There's this rule, and it's a pretty simple one, really: if an unknown number calls me, and doesn't leave a message, it means that they want to talk to me but know that I won't want to talk to them.
The communication is entirely for their benefit, not mine.
I'm increasingly feeling that about colour. So much of the colour in our built environment isn't there because people think I want to see it, it's because they want me to see it. Advertisements, enforcement signs, attention-getting devices. Sometimes colour does convey genuinely useful information that I want to know – traffic lights in particular, but not much else. And sometimes colour is genuinely there for its aesthetic value, but that's pretty rare too.
These days I'm leaning toward monochrome for busy scenes. So often colour is just not relevant.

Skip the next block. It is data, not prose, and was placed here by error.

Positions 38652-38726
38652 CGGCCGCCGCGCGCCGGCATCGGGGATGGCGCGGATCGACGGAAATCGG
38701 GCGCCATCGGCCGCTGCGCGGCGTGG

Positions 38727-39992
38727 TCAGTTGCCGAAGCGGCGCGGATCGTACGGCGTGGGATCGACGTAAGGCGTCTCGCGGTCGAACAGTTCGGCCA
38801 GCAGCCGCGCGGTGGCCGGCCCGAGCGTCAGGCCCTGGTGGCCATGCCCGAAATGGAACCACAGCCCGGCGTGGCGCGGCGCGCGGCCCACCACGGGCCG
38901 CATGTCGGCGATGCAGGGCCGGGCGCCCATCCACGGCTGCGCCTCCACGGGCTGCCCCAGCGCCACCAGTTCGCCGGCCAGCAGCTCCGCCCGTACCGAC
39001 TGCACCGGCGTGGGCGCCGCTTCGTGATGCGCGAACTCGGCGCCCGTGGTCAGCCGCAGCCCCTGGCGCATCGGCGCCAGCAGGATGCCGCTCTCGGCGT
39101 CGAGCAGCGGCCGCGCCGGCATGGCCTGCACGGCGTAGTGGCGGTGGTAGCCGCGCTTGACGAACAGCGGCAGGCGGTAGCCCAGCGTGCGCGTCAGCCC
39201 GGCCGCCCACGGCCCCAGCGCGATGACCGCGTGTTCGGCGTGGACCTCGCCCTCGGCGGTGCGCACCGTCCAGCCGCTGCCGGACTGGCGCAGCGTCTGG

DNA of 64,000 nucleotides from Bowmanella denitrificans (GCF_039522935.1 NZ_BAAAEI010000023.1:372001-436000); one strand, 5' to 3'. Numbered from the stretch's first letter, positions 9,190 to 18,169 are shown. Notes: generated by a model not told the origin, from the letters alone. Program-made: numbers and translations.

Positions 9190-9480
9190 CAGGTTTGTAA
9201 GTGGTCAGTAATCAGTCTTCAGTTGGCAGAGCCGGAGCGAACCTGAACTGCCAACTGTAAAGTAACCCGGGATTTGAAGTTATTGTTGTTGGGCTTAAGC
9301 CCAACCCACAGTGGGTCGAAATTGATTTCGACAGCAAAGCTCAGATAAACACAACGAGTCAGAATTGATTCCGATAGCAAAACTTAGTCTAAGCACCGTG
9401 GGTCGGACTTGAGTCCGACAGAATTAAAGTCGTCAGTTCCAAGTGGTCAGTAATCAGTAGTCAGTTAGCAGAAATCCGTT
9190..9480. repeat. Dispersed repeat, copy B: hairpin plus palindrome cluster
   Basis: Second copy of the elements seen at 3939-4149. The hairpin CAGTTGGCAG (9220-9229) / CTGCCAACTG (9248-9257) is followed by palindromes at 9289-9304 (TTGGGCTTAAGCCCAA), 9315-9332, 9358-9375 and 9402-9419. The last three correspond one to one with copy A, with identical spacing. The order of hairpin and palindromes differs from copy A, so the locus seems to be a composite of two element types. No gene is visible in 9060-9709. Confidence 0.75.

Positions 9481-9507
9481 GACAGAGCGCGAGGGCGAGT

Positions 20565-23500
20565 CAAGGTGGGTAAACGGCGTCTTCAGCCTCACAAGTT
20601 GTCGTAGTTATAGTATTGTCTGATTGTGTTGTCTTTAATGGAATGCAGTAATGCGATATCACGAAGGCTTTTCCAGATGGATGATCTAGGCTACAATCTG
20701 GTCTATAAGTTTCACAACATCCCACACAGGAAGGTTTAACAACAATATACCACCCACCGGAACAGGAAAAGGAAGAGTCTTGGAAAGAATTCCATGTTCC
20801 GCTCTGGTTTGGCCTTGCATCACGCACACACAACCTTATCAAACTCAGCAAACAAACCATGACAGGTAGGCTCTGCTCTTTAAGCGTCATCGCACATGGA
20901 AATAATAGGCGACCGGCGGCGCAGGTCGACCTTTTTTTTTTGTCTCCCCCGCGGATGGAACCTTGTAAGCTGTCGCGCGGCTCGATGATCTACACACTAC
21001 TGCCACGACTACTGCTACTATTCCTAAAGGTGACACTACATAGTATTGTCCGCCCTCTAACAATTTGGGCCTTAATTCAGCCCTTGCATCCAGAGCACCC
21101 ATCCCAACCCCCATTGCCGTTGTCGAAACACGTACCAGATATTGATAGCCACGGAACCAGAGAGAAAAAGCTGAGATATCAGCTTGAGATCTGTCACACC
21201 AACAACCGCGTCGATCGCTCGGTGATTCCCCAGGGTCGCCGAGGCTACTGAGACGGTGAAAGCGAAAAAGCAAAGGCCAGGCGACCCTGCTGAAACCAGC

Of course I won't stop photographing colour. Just the opposite – I'm now photographing colour for its own sake, for its designs and patterns. Working in monochrome is simply an extension of trying to be sensitive to colour and use it intentionally.
The first photo is a twenty-eight second daylight exposure, and the second is a merge of two sequential photos. In each case they're experimental, and are trying to see in ways that only a camera can. That's the other thing that I'm trying to do more of recently.